Think of your brain as a filing cabinet, every memory you’ve ever made tucked neatly away for safekeeping. This is the analogy Tam Cummings uses to explain the effect of dementia. “Dementia will go backwards through those memories,” says Cummings, a gerontologist who specializes in Alzheimer’s and other dementias.

Said to account for at least two-thirds of cases in the United States, Alzheimer’s disease is the most common form of dementia. The second is vascular dementia, also known as post-stroke dementia, and is largely caused by lifestyle factors such as smoking or high blood pressure. Other common forms include frontotemporal dementias, which affect personality and language; dementia with Lewy bodies, which can produce vivid hallucinations, and detailed delusions. Dementias associated with Parkinson’s, Huntington’s disease and Wernicke-Korsakoff dementia, which is associated with alcohol abuse, are also commonly seen.

In diagnosing dementia, doctors look at the five parts of cognitive function: memory, executive function, personality, speech and language and visual perception.

“The definition of dementia is when two or more out of the five interferes with activities of daily living,” explains Dr. Ronald Devere, a Texas-based neurologist who founded the Alzheimer’s Disease and Memory Disorder Clinic now located in Austin. “That’s the key. It must interfere with ADLs.”

“There’s an entity that we call benign senescent forgetfulness,” explains Dr. Insung Kim, a physician with Saint Francis Health System in Tulsa who specializes in geriatric medicine. “Short-term memory loss that comes with aging and tends to have no real serious consequences.”

Kim says it only becomes a concern when an individual begins asking repetitive questions or having issues with visual spatial skills, such as getting lost or having difficulty driving.

Perhaps the most important factor in cognitive strength is the management of high risk factors. Blood pressure, cholesterol and sugar intake are among the first things doctors will address when dealing with the potential for these disorders.

“These things are easily treated, and they’re more important than worrying about Alzheimer’s,” says Devere.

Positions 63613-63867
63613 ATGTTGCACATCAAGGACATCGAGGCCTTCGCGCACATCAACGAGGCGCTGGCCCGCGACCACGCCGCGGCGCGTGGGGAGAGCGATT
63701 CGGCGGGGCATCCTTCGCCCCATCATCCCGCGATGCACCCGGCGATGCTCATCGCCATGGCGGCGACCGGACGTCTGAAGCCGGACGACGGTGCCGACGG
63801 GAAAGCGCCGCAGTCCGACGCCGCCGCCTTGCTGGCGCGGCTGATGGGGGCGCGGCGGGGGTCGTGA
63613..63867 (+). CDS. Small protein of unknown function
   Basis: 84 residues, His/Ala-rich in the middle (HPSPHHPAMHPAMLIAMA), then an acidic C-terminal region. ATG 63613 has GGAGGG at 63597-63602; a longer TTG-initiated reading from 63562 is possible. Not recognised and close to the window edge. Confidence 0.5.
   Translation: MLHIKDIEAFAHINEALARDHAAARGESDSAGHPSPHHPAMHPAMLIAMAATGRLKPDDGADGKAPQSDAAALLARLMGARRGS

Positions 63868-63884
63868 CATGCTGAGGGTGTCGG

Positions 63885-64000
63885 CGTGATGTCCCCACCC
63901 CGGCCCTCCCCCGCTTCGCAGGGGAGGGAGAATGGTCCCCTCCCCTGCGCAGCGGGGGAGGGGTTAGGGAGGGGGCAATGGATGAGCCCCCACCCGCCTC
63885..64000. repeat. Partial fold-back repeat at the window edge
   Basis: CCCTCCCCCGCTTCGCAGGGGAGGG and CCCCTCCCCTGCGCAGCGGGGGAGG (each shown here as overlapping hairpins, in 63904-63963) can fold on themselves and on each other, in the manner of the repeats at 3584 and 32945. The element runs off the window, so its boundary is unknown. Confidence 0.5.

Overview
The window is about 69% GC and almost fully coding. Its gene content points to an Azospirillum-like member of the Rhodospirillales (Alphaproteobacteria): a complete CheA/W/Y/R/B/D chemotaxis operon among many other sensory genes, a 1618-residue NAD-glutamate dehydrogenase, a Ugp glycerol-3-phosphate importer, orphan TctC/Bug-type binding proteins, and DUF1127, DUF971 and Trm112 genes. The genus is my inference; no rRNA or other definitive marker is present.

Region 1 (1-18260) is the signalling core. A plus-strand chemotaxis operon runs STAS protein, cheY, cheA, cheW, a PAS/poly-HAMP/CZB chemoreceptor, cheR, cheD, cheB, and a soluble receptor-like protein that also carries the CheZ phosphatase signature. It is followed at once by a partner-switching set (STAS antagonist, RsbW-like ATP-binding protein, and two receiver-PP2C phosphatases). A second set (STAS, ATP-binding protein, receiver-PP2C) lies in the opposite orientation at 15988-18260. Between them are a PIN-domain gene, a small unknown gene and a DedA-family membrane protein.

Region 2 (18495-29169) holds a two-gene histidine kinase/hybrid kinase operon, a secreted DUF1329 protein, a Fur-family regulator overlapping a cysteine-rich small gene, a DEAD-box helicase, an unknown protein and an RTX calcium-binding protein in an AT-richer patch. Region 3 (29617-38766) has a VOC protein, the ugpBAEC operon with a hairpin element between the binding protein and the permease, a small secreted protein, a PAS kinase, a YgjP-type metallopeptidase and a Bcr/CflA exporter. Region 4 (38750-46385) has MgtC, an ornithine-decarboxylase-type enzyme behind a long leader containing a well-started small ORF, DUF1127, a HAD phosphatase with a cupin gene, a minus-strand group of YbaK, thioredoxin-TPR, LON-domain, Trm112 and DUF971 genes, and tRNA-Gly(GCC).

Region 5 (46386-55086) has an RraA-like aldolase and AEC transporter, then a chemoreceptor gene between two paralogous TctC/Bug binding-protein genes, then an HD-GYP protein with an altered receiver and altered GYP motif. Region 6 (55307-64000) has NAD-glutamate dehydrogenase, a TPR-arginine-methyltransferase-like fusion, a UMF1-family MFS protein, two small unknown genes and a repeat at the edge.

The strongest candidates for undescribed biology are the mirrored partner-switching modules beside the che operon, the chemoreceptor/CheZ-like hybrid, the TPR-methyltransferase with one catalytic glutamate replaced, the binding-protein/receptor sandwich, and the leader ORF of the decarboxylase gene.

“Try to learn new words every week, take up ballroom dancing or bowling, something to stimulate those neurons.”

It’s important to address things early.

“We may be able to find certain reversible causes,” explains Kim. “Low thyroid, low calcium or B-12, uncontrolled sugar or even too many medications (can) affect thought process.”

While dementia itself is irreversible, a lot of the medications on the market are successful in slowing the progression of mental decline caused by the disease.

Much of the research being done today is dedicated to finding ways to identify the disease in an individual before it develops rather than treating it in its active stage.

“Everything is hitting the pre-symptomatic phase, almost 90 percent of the research is trying to be proactive,” notes Devere. “It’s, ‘Can we get rid of it before you develop symptoms?’”

As we age, we must continue to challenge ourselves.

The number one recommendation for keeping the mind engaged is exercise, as it increases blood flow to the brain. Staying social is also important.

Other recommendations include playing cards, completing puzzles such as word searches and Sudoku, and reading. Learning to play an instrument can also be a great way to stimulate a new part of your brain.

“Try to learn new words every week, take up ballroom dancing or bowling, something to stimulate those neurons,” advises Kim, who says continued learning may help slow down the process of cognitive impairment.

“Keep your brain working,” says Devere. “If you don’t use it, you lose it.”

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